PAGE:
Let's be thankful that cricket has a following - Sunil Gavaskar

2010 Oct 03 by

We just have to be thankful that there is a following for the game and it is thus, better to have it irrespective of who they support than to comment on whether it is right or wrong.

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By Sunil Gavaskar


At the inaugural match of the Champions League between the Mumbai Indians and the local team, Highveld Lions, the cheers for the Mumbai Indians was louder than that for the local team. The Lions went on to win the match and thus cause an upset, but that was nothing compared to the way some of the local media felt about the support for the Mumbai Indians than their own local team. The local team did not have the star quality that the Mumbai Indians had, though, they had some players who had played for South Africa and the Mumbai Indians of course, had many who had played for different countries including one player from South Africa. Some in the media were critical of the fact that, South African Indians who live in South Africa were still supporting the visiting team. They argued that being South Africans, albeit of Indian origin, they should be supporting the South African team and not a visiting team. It is a similar situation wherever the Indian team travels in the world be it England, Australia, New Zealand and some islands in the West Indies. It creates a fair bit of anger among locals there too and there is bad feeling simmering for some time. 

There was a time, when a rather volatile West Indies skipper was so incensed by the support for the Indian team, that after they beat the Indians comfortably, he not only gave the two finger salute to that section of the crowd that was cheering for the Indians, but also wanted to take it up at the media conference he was going to attend after the match. Luckily, he bumped into an Indian media guy who he was quite friendly with and told him that he was going to the media conference and lambast the local Indian population for not supporting the West Indies but the visiting team. The Indian media guy asked him to cool it and think again about going and having a go at the local Indians for two reasons. One he was from another island and there is fierce rivalry between the various islands of the West Indies and saying anything nasty would stir it up even more and he may not get the support of that island when he is playing another country say, England in another series. The skipper who was seething shrugged his shoulders and still wanted to go ahead and say his piece about the local Indians when his Indian pal asked him what happens when the West Indies tour England? Who do the West Indians now living in England support when the West Indies tour England? Do they support England where they live now and have English passports or do they cheer for the touring West Indies team? The skipper quickly realized, that it was but natural for the people to cheer for the region they came from and for him to object to the West Indians of Indian origin cheering for the visiting Indian team could backfire on him, so he laughed and thanked his Indian friend and at the media conference just talked about the cricket played and not about any support for the visiting team.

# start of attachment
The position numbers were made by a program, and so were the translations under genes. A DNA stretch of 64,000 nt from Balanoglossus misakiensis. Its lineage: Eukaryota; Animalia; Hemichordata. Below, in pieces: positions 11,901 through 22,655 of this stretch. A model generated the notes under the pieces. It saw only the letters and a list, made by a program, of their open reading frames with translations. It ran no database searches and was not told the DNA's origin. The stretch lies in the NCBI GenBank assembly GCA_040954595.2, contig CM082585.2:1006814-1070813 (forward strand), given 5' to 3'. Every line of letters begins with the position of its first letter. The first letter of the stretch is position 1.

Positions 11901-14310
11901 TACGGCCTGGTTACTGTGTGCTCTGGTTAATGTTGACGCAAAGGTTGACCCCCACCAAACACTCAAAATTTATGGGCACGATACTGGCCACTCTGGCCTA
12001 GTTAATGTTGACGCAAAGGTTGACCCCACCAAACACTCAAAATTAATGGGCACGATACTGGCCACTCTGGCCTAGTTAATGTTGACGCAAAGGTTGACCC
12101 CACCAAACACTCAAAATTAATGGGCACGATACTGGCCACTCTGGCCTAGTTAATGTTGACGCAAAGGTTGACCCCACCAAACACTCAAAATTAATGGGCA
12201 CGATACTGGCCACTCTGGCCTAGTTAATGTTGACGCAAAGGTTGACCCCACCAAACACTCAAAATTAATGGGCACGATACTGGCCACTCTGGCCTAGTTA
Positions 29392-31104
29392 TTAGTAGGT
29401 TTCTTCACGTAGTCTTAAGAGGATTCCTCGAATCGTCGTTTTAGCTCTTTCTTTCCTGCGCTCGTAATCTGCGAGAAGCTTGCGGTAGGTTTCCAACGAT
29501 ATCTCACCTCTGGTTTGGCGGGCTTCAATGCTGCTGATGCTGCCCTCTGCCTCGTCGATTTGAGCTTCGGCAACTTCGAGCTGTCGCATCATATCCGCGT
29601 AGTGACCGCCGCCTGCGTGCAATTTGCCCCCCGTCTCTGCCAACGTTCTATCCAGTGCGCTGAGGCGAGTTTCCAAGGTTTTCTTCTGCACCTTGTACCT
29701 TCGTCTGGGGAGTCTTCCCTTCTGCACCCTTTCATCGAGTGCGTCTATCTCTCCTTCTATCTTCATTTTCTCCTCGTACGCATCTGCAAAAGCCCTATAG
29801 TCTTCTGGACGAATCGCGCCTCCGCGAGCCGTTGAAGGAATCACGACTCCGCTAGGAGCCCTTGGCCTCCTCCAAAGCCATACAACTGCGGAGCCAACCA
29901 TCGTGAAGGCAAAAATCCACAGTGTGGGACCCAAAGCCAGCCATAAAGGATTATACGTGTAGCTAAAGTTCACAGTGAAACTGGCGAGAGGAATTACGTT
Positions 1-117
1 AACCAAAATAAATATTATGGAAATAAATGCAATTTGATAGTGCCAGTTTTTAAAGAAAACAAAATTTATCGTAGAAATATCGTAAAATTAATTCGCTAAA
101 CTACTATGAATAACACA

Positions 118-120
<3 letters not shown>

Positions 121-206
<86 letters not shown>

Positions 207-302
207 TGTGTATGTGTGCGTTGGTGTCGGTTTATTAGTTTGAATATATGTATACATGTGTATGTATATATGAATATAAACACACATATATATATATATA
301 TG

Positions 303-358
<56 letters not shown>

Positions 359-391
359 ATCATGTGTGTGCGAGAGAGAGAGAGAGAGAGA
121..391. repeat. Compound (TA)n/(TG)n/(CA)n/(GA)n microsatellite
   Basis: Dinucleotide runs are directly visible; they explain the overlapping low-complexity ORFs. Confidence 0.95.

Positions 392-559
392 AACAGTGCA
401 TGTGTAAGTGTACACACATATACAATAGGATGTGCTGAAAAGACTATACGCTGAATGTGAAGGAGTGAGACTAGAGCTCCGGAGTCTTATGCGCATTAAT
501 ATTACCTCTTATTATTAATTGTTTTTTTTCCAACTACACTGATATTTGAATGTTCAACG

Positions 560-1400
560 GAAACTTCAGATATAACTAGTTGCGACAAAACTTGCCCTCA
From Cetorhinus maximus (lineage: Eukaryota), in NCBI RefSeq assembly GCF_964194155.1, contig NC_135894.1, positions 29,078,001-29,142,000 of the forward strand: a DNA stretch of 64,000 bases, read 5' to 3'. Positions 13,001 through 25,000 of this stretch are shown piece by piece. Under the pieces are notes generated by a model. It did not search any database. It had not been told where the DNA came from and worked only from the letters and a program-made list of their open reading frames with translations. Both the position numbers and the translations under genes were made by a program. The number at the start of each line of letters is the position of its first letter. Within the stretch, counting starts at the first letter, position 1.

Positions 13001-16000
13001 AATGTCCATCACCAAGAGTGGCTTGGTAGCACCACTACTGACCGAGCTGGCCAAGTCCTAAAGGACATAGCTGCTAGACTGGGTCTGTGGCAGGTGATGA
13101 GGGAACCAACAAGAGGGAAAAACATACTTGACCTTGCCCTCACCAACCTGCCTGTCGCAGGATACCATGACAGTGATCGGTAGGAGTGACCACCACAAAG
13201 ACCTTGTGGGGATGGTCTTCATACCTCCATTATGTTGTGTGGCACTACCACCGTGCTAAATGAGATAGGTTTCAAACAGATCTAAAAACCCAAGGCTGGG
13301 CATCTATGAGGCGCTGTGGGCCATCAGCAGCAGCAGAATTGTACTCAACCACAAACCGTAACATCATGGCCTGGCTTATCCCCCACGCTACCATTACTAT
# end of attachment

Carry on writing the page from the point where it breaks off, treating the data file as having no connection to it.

The South Africans don’t have so many South Africans coming to overseas grounds to cheer their team, so maybe, they are feeling a bit peeved about the support that an Indian franchise got, but they too need to understand that Indians are cricket mad and since the economic liberalization of the 1990s are in a position to travel to watch and support their team to any part of the cricketing globe. So, those who may be loud and vociferous in their support may not be South Africans of Indian origin but could well be Indians who had travelled to South Africa and even those, who may be currently working in South Africa but hold Indian passports. They could have been Sri Lankans who had come to cheer for their favourite Lasith Malinga.

There is nothing really to distinguish the men from the subcontinent and so Indians can be mistaken for Bangladeshis, Pakistanis for Sri Lankans and so on. It is thus easier for the ignorant to generalize and call people from the subcontinent as Indians, Pakistanis, Bangladeshis or Sri Lankans whenever they wish to make a critical observation. That is lazy journalism and typical stereotyping by those whose horizons and visions are limited. Yes in a country, which has people of various colors and shapes and sizes it is clearly important that there has to be unity, but maybe just maybe, all those loud cheers were actually from people who had travelled for the Champions League and not from South Africans of Indian origin. Why, when ‘the Barmy Army’ from England for England’s tours overseas is around they make their presence felt by their music, singing and general bonhomie which is louder than the local supporters but nobody seems to mind that so why object to it only when India is touring and have their supporters cheering for them.

In India too, whenever India is playing Pakistan there are some who feel that the Pakistanis get more support in some pockets of some cities in India and that does create tension between communities but luckily it has not got out of hand. There are many Pakistanis who may be in India for holiday, work or visiting relatives and who will naturally support their team and that has to be understood. So also we must understand, why some of the South African media felt the way they did about the support for the Mumbai Indians in Johannesburg.

We just have to be thankful that there is a following for the game and it is thus, better to have it irrespective of who they support than to comment on whether it is right or wrong. After all, it is a sport we are following and we have to be sporting about who follows which team and who supports which side.